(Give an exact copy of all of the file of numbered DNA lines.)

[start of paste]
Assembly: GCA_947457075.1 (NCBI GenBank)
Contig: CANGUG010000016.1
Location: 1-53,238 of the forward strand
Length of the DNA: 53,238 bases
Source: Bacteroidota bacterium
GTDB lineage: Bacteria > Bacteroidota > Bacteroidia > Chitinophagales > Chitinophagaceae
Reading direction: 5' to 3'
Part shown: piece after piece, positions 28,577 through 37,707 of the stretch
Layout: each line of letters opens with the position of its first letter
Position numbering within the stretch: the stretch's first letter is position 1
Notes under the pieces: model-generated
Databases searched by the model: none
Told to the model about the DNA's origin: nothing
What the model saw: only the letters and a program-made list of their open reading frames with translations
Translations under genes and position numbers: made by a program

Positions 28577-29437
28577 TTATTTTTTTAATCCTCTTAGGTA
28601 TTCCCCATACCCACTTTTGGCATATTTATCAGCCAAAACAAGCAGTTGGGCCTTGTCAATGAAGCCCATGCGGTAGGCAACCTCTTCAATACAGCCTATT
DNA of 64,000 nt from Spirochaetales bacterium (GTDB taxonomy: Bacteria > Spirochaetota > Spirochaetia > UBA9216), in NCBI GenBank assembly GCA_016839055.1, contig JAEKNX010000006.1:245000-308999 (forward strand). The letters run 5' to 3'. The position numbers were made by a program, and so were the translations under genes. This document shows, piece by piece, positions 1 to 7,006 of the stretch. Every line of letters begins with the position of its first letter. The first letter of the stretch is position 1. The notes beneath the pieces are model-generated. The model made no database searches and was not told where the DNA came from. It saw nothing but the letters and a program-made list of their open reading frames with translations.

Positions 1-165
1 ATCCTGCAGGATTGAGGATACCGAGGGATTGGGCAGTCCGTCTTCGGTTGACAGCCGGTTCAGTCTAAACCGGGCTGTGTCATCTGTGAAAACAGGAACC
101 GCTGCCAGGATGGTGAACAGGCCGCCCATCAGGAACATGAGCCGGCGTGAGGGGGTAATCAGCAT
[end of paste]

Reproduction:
Assembly: GCA_947457075.1 (NCBI GenBank)
Contig: CANGUG010000016.1
Location: 1-53,238 of the forward strand
Length of the DNA: 53,238 bases
Source: Bacteroidota bacterium
GTDB lineage: Bacteria > Bacteroidota > Bacteroidia > Chitinophagales > Chitinophagaceae
Reading direction: 5' to 3'
Part shown: piece after piece, positions 28,577 through 37,707 of the stretch
Layout: each line of letters opens with the position of its first letter
Position numbering within the stretch: the stretch's first letter is position 1
Notes under the pieces: model-generated
Databases searched by the model: none
Told to the model about the DNA's origin: nothing
What the model saw: only the letters and a program-made list of their open reading frames with translations
Translations under genes and position numbers: made by a program

Positions 28577-29437
28577 TTATTTTTTTAATCCTCTTAGGTA
28601 TTCCCCATACCCACTTTTGGCATATTTATCAGCCAAAACAAGCAGTTGGGCCTTGTCAATGAAGCCCATGCGGTAGGCAACCTCTTCAATACAGCCTATT
DNA of 64,000 nt from Spirochaetales bacterium (GTDB taxonomy: Bacteria > Spirochaetota > Spirochaetia > UBA9216), in NCBI GenBank assembly GCA_016839055.1, contig JAEKNX010000006.1:245000-308999 (forward strand). The letters run 5' to 3'. The position numbers were made by a program, and so were the translations under genes. This document shows, piece by piece, positions 1 to 7,006 of the stretch. Every line of letters begins with the position of its first letter. The first letter of the stretch is position 1. The notes beneath the pieces are model-generated. The model made no database searches and was not told where the DNA came from. It saw nothing but the letters and a program-made list of their open reading frames with translations.

Positions 1-165
1 ATCCTGCAGGATTGAGGATACCGAGGGATTGGGCAGTCCGTCTTCGGTTGACAGCCGGTTCAGTCTAAACCGGGCTGTGTCATCTGTGAAAACAGGAACC
101 GCTGCCAGGATGGTGAACAGGCCGCCCATCAGGAACATGAGCCGGCGTGAGGGGGTAATCAGCAT